Afghan Peace Volunteers
A protest against all forms of violence and the killing of two Afghan kids who were herding cattle
Afghan Peace Volunteers
Mission of the Afghan Peace Volunteers
The mission of the Afghan Peace Volunteers is to build a critical mass of nonviolent relationships for a green, equal and nonviolent world without war.
We believe that revolution for a better world is grounded in nonviolent relationships, so we reject hatred and revenge, and we nurture equal relationships with nature & all human beings through local communities that connect with the human family worldwide, working together as a strong 99% to build a green, equal and nonviolent world without war.
1. Green : Eliminate the human causes of global warming
2. Equal : Build a nonviolent, cooperative economy where the basic needs of all are met ( especially of the most vulnerable people )
3. Nonviolent world without war: Abolish war and weapons, nurturing a non-violent, critical and relational pedagogy.
The value we seek to practice: nonviolence ( love )
This is the first Centre in Afghanistan that is dedicated to nonviolence.
The Afghan Peace Volunteers seek to practice nonviolence in all aspects of life and community, including:
- Non-violence towards the earth and environment : to address global warming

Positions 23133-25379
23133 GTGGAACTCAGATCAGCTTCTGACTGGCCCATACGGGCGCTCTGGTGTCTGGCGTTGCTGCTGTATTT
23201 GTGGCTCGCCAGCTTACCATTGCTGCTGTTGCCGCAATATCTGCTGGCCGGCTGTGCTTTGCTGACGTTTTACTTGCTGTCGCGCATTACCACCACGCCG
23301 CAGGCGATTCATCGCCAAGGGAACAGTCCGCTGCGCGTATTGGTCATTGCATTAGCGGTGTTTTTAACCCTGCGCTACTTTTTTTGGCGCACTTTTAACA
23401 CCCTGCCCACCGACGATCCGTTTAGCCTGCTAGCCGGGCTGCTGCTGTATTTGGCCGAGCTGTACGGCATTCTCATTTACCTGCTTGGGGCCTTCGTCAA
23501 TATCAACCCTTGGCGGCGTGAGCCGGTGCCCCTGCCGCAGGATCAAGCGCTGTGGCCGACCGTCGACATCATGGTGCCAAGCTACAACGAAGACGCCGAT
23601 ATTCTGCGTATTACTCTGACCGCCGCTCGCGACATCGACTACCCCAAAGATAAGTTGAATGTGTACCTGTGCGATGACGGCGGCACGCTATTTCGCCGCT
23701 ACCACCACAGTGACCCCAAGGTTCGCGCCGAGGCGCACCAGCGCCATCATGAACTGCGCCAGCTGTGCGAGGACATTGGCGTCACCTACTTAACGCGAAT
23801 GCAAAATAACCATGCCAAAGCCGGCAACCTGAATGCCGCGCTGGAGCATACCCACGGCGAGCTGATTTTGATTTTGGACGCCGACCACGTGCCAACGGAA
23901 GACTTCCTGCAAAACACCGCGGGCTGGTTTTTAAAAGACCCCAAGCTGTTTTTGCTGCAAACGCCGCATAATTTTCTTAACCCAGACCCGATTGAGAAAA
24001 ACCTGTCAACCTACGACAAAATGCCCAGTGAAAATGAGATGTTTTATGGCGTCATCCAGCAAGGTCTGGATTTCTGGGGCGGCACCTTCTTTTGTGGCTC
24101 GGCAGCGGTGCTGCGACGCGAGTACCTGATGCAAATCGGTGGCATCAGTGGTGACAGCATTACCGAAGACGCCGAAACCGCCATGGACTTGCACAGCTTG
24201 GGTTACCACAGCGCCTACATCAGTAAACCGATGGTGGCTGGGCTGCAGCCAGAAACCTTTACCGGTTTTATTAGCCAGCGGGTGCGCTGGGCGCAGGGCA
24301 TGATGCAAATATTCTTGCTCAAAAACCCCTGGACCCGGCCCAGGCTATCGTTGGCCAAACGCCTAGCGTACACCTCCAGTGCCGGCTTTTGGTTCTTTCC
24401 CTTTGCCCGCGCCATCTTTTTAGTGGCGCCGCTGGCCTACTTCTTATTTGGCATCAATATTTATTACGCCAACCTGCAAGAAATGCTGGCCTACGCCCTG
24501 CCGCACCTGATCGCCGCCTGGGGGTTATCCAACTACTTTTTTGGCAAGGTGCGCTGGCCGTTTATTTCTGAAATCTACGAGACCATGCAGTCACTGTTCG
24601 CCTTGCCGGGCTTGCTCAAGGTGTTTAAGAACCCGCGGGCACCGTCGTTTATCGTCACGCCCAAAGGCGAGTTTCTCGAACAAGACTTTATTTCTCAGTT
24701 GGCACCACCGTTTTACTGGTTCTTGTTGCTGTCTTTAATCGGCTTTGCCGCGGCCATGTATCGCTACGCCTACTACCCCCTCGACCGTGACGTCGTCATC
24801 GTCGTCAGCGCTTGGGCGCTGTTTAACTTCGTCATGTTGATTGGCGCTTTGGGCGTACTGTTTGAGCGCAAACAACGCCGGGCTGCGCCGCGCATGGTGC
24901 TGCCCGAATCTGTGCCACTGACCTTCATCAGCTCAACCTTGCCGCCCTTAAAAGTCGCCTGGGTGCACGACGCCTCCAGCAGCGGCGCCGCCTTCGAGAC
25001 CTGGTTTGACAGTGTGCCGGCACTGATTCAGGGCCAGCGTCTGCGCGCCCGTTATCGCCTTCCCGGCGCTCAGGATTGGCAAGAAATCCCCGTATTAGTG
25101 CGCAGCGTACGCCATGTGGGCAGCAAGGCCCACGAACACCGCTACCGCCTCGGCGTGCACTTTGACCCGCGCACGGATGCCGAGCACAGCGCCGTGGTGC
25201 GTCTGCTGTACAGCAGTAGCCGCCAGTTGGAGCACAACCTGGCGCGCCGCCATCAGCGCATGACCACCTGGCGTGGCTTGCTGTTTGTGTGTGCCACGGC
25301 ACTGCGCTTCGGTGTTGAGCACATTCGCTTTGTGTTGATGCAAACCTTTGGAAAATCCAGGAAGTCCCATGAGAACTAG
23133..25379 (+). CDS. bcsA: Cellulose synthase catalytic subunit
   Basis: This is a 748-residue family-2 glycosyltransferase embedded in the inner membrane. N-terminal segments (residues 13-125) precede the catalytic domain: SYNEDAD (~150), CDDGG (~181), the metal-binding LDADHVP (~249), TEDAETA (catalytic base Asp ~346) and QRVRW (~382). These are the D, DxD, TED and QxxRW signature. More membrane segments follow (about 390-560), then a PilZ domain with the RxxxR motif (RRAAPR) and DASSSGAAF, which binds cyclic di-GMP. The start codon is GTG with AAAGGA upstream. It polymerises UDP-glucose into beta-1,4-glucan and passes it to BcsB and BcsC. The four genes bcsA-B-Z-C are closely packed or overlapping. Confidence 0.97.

- Non-violent economy: to build a sharing economy that meets the basic needs of all human beings
- Non-violent ways of conflict resolution: to abolish war and weapons and practice restorative justice
- Non-violent self and relationships with the earth and all human beings: to build relationships of equality across the borders of class, race, gender, language, religion, nations and other)
- Non-violent education and awareness: to nurture humane, pacifist persons who are engaged with serving humanity and building a better world
The Afghan Peace Volunteers do not work for the benefit of any political group or religion. They are registered with the Ministry of Justice Afghanistan ( registration certificate number 2956 – 24/12/1390 ) as an Afghan civil society volunteer organization.
A Short History
In 2008, about 50 university students participated in a 3-month Peace Workshop at Bamiyan University in Bamiyan Province, facilitated by a Singaporean medical doctor and humanitarian worker Dr Hakim ( Dr Teck Young, Wee ). The university students concluded that ‘peace in Afghanistan is not possible.’
But, 16 of the Bamiyan University students from six different ethnic groups agreed to live together for a semester to demonstrate the possibility of ethnic unity.